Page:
A weekly electronic news briefing on African issues for the Southeast Asian community

Editor: Johan Burger

Issue 113 01 September 2017

African Union

  • Africa: Developing responsible smallholder agriculture will squarely address the 17 SDGs adopted by the UN and contribute to achieving the “High 5” priorities of the AfDB.

    The green revolution was a game-changer for Asian economies and offers many examples for African states to follow. Over the course of three decades, Asian policymakers kept a lot more of their rural populations on the farms than is the case in Africa today. Success was achieved through focusing on agriculture and providing a supportive policy framework. Africa, in contrast, remains underfed and fails to produce even 67% of its consumption. There is clearly a crying need to develop responsible agriculture. Many objectives can be achieved by investing in and strengthening smallholder farmers and planters in Africa. The positive impact would be felt on improved food security, reduced import bills, increased rural and overall employment, poverty eradication, more robust rural infrastructure and a healthier population and economy. Developing responsible smallholder agriculture will squarely address the 17 SDGs adopted by the UN and contribute to achieving the “High 5” priorities of the AfDB. Indian banks have long been obliged to commit to the “priority sector”. In addition, India has also developed agricultural markets with close access to farming communities. Income from agriculture remains tax-free and the sector is largely reserved for smallholders. For more information, read here.

  • CAS View: India’s approach to their smallholder farmers clearly has been successful. Africa’s agriculture scene is in dire need of a reform effort. Agriculture is by far the greatest employer in Africa, with some countries registering up to 70% of the employment opportunities. Unfortunately, its contribution to the respective countries’ GDP is much less. Given the importance of the agri-sector as an employer, as well as a contributor to GDP, Africa must deal with the challenges in this sector. The annual food import account of Africa is in the region of US$35 billion. We also find that the youth is no longer prepared to remain in the agri-sector, as their experience in this sector is one of poverty – that of their parents. Africa needs to transform the sector to enable its smallholder farmers to become wealthier, to provide a future for the youth that is worth striving towards. Amongst others, this would require increasing the productivity in the agri-sector, which would also require the industrialisation of the sector. Africa must do this, not only to feed itself, but also to keep its farmers on the farms, and out of the cities where there are no jobs nor housing and services for them. When the youth do leave the farms, it must be for the right reasons, i.e. such as for higher skilled jobs. Africa can therefore learn a lot from the Indian experience. It has nothing to lose and a lot to win!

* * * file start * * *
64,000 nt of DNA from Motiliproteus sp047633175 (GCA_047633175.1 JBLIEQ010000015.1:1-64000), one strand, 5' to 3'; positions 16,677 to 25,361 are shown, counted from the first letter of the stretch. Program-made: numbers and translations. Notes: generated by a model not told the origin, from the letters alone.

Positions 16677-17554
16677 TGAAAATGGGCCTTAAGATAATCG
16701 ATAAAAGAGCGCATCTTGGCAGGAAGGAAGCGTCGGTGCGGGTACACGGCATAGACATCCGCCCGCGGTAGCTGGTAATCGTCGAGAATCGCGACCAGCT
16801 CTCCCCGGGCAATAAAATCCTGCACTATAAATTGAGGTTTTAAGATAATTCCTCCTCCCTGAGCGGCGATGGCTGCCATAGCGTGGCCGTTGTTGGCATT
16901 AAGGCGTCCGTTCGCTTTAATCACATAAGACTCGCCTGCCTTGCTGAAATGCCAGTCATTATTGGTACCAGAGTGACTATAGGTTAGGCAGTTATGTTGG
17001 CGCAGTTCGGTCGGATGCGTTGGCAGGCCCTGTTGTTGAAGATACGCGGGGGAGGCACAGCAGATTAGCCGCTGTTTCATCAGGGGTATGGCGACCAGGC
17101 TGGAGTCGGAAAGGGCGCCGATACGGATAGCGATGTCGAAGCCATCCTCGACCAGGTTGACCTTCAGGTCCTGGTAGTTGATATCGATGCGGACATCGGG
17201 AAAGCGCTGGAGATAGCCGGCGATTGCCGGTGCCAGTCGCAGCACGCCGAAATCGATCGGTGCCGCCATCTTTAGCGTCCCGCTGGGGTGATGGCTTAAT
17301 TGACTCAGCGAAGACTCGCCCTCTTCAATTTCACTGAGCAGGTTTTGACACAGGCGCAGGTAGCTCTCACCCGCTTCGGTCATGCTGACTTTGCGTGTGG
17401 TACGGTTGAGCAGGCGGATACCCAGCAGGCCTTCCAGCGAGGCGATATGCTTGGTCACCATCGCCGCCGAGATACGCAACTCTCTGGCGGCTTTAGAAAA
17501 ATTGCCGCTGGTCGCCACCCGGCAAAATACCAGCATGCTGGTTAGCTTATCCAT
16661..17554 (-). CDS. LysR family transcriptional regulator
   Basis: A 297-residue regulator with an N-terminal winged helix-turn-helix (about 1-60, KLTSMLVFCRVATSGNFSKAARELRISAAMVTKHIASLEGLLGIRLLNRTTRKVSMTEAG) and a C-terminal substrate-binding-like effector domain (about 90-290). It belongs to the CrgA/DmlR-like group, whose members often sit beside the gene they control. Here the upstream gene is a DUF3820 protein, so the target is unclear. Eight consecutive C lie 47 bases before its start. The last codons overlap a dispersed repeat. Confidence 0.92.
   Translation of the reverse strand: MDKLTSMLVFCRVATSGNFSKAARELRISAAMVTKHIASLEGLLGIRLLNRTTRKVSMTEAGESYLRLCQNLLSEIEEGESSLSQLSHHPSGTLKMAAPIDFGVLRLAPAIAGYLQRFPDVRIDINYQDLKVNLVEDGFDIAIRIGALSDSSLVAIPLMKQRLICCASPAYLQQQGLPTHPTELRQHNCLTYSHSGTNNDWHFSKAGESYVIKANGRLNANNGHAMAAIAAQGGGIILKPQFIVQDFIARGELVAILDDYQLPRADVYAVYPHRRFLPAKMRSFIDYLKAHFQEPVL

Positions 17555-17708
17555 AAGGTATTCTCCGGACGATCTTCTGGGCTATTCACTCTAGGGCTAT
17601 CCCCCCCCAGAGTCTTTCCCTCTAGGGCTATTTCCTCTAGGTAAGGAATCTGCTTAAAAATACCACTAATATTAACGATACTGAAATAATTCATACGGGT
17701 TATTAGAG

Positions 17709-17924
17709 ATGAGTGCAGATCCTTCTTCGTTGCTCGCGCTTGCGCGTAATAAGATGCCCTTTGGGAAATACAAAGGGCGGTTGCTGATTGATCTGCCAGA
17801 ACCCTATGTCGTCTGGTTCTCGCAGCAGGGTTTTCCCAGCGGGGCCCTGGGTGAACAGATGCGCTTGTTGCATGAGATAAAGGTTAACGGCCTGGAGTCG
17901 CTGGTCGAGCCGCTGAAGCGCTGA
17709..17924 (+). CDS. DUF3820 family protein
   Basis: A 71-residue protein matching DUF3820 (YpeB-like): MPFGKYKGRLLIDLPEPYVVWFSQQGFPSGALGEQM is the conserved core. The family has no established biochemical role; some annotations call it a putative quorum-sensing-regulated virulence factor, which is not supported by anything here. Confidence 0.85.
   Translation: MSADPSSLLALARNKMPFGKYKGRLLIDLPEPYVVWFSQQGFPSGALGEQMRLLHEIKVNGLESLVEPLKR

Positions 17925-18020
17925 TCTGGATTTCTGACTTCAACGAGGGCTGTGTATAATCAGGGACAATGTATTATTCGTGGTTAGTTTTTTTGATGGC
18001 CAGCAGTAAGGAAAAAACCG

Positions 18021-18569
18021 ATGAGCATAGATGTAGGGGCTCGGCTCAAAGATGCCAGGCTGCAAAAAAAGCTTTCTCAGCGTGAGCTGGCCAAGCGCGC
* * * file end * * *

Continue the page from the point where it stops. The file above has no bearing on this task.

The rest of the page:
East Africa

  • East Africa: Whatever happened to East Africa’s oil boom?

    Until recently, East Africa was the shining frontier of Africa’s oil scene. Uganda sparked the rush in 2006 with discovering Africa’s largest onshore reserves in decades. Kenya’s Turkana region continued the run with new oilfields found in 2012. It was believed that oil could economically transform East Africa. Yet a decade on, little progress has been made on the pipeline, while Uganda and Kenya’s oil remains trapped far from international markets. Security risks have hindered developments, while the steep drop in crude prices from late-2014 has slowed things down. However, politics have also been central to the delays. In Uganda, a consensus has only now been reached to develop an export pipeline by the early-2020s. It was Museveni’s hard bargaining with international oil companies over the terms of production licenses that brought things to a crawl. In Kenya, an unhealthy relationship between local and national politicians could present an impediment to production. South Sudan’s oil industry has been severely undermined by political intervention and armed conflict. However, many disputes are yet to be resolved, while others may still heighten uncertainties. For more information, read here.

  • CAS View: East Africa has been the beneficiary of a move in investment from West African countries to East African countries. On the western side of Africa, the oil rich countries of Nigeria and Angola were severely punished by the steep drop in the oil price. Now we are expecting the gas and oil reserves in East Africa to come on line quite soon. However, it seems that politicking is impacting negatively on the region’s ability to benefit from its oil finds. Given the current low oil price, it actually might have been to East Africa’s advantage that there had been delays; the oil might have started to flow with an all-time low oil price. The other side of the coin is that investors that have put up the money quite a while ago, are still waiting for the start of the operations. This delay is creating a bit of frustration amongst these investors, which is natural. However, given that Africa is generally seen to be business-unfriendly (at times unfairly), it does not need this kind of outcome we see above. African countries have been progressing on the Ease of Doing Business rankings, but need to progress to a much greater extent than has been the case so far.